In the film James Reavis is shown joining an order of monks in California and living among them for what seems like months in order to earn their trust . All to get his hands on one of the original copies of the local land records and to use the very specific ink they make in their monastery to make a few important changes. The fact that this ends in failure and does not stop him is amazing. He just pushes on, finding another way to get at the original records and even marrying into the Peralta family to seal the illusion.
The film has an unusual effect. As you watch Reavis weave his web, you are on his side. As he achieves his goal and takes control of Arizona from an absurd James Bond styled headquarters (complete with a giant map of his kingdom on the wall), you still hope that the government fools won't find a flaw in his brilliant forgeries. Even the "good" people of Arizona start looking like monsters, turning into a mad lynch mob out for blood. But it's his treatment of his innocent wife that makes you question his actions. And since this is grand melodrama, Reavis questions his own actions as well and like the Grinch, his heart grows three sizes overnight. Fuller rushes this a bit and seems somewhat dispassionate about the man's redemption. He's much more excited by the fact that the locals couldn't care less about his change of heart and intend on burning down his evil lair and hanging the Baron and Baroness from a noose.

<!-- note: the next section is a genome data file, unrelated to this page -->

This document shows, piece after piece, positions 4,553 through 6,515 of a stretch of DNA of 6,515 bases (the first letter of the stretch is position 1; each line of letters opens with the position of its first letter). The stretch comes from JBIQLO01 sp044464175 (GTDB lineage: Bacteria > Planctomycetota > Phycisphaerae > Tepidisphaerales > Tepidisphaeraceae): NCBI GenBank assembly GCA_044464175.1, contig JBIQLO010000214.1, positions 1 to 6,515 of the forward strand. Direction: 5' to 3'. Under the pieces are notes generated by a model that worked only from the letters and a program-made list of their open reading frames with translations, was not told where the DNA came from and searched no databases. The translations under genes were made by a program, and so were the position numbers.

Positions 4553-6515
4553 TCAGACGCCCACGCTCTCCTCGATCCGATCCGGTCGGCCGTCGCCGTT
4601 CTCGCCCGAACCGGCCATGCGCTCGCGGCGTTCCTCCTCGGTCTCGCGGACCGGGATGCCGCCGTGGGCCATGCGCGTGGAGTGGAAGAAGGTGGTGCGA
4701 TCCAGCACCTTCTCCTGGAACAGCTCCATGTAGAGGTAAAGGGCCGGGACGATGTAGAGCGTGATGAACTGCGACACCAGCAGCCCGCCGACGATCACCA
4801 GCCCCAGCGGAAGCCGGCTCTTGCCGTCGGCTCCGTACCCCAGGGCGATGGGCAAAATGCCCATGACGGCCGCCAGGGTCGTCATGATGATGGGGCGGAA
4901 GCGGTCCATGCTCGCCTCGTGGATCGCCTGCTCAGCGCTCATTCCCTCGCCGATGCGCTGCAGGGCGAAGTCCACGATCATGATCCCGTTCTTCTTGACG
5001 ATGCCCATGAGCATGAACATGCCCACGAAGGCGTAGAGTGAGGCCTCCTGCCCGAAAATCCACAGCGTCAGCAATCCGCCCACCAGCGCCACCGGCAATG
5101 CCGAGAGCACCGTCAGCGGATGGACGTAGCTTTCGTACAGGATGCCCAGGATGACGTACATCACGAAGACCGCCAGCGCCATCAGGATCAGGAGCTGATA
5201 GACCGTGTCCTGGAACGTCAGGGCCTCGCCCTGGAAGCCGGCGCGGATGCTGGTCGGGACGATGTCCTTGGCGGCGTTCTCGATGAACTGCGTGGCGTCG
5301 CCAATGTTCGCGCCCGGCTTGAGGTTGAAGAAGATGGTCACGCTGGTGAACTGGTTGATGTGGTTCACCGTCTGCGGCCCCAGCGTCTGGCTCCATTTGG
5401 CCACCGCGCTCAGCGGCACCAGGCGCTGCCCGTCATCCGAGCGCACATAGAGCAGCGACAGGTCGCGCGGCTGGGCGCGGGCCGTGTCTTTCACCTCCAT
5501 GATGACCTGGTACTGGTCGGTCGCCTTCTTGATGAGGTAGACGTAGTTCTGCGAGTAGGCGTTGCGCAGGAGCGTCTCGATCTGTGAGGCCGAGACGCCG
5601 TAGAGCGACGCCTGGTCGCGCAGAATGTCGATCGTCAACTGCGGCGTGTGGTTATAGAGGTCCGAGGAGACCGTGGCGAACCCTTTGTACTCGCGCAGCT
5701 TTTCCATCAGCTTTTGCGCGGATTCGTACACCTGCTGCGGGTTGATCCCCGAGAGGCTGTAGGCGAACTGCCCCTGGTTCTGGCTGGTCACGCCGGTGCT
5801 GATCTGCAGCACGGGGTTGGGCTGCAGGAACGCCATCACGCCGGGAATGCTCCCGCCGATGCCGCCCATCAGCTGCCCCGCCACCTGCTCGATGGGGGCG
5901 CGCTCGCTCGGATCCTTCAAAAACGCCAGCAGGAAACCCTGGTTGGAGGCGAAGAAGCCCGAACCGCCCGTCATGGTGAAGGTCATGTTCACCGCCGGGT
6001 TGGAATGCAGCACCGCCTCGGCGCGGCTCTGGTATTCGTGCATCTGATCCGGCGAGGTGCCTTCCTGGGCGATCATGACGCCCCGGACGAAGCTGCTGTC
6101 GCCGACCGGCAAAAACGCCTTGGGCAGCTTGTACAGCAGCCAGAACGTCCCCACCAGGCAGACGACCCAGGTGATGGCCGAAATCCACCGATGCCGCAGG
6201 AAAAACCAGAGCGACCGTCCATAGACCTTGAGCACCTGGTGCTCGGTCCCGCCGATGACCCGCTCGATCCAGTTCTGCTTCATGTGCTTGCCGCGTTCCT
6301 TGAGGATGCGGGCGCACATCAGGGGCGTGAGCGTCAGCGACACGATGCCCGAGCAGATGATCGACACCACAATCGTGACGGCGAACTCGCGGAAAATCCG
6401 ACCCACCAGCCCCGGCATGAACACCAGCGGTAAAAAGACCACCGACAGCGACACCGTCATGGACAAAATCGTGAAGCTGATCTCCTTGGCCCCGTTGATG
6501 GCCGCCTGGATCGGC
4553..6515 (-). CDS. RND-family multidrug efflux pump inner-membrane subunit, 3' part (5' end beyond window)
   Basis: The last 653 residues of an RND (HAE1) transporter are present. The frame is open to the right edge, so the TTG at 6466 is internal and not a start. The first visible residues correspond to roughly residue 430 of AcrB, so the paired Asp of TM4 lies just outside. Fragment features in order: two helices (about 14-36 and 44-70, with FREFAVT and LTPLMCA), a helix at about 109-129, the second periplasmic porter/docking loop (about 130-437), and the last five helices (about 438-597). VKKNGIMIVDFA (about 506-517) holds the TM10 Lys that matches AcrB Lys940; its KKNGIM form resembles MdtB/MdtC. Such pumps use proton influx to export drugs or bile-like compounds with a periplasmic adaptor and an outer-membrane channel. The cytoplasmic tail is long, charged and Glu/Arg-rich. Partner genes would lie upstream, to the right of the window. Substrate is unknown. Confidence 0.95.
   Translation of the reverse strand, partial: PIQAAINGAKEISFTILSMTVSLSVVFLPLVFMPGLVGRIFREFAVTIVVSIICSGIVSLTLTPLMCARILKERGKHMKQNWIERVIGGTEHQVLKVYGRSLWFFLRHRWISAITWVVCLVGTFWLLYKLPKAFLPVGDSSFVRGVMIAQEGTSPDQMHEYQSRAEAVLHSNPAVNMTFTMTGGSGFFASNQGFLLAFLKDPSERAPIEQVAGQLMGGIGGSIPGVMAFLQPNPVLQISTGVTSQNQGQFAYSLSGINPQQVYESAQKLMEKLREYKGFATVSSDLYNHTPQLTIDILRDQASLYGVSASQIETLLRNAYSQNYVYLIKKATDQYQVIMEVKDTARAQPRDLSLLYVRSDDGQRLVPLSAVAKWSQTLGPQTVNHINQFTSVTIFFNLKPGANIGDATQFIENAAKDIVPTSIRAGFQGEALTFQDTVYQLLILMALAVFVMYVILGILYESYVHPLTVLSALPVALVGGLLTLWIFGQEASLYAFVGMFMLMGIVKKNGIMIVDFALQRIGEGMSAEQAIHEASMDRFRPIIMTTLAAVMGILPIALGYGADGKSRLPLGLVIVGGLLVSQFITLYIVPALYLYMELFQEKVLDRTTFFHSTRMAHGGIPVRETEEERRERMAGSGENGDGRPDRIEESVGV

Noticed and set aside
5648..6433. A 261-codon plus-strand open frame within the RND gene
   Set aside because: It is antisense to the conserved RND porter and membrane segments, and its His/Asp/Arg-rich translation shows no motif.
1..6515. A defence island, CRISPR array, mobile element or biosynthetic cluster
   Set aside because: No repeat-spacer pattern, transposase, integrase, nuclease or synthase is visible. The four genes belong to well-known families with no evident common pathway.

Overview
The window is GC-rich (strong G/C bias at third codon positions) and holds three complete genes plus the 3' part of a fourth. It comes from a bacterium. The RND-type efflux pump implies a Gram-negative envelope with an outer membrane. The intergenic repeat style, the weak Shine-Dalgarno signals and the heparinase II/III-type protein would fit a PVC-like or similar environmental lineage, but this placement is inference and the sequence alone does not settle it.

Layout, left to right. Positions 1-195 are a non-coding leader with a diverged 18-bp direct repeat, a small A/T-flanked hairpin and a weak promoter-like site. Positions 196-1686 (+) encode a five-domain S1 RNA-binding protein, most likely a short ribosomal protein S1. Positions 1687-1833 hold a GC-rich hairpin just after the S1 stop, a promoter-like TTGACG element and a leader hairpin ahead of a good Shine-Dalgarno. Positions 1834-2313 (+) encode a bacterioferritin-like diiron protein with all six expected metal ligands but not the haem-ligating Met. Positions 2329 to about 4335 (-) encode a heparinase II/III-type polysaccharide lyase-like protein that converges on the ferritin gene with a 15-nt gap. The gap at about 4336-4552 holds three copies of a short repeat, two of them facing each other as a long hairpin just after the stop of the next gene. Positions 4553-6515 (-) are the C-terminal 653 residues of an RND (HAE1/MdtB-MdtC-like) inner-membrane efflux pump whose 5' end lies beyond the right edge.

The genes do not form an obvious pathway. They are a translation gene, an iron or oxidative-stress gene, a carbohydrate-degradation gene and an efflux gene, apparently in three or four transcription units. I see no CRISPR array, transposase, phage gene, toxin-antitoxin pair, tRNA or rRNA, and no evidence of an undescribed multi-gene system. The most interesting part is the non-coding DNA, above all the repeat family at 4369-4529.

There is a happy ending of sorts but Reavis seems less redeemed than disappointed as he is released from Prison and surrounded by his family. After all this was a man with massive ambitions for personal power and glory. All he has to look forward to now is a nice dinner with some poor relatives. Too bad he couldn't craft a new plan to steal New York City.
Friday, August 21, 2009
by Brian Holcomb
This is a FILM with blood in its veins, a heart in its body and a red hot engine in its chassis. It is alive with ideas and a geniune belief in the power of FILM to express them. As with all great films, Words will fail from the beginning to explain why this is such an amazing piece of cinematic art but we will try to use them.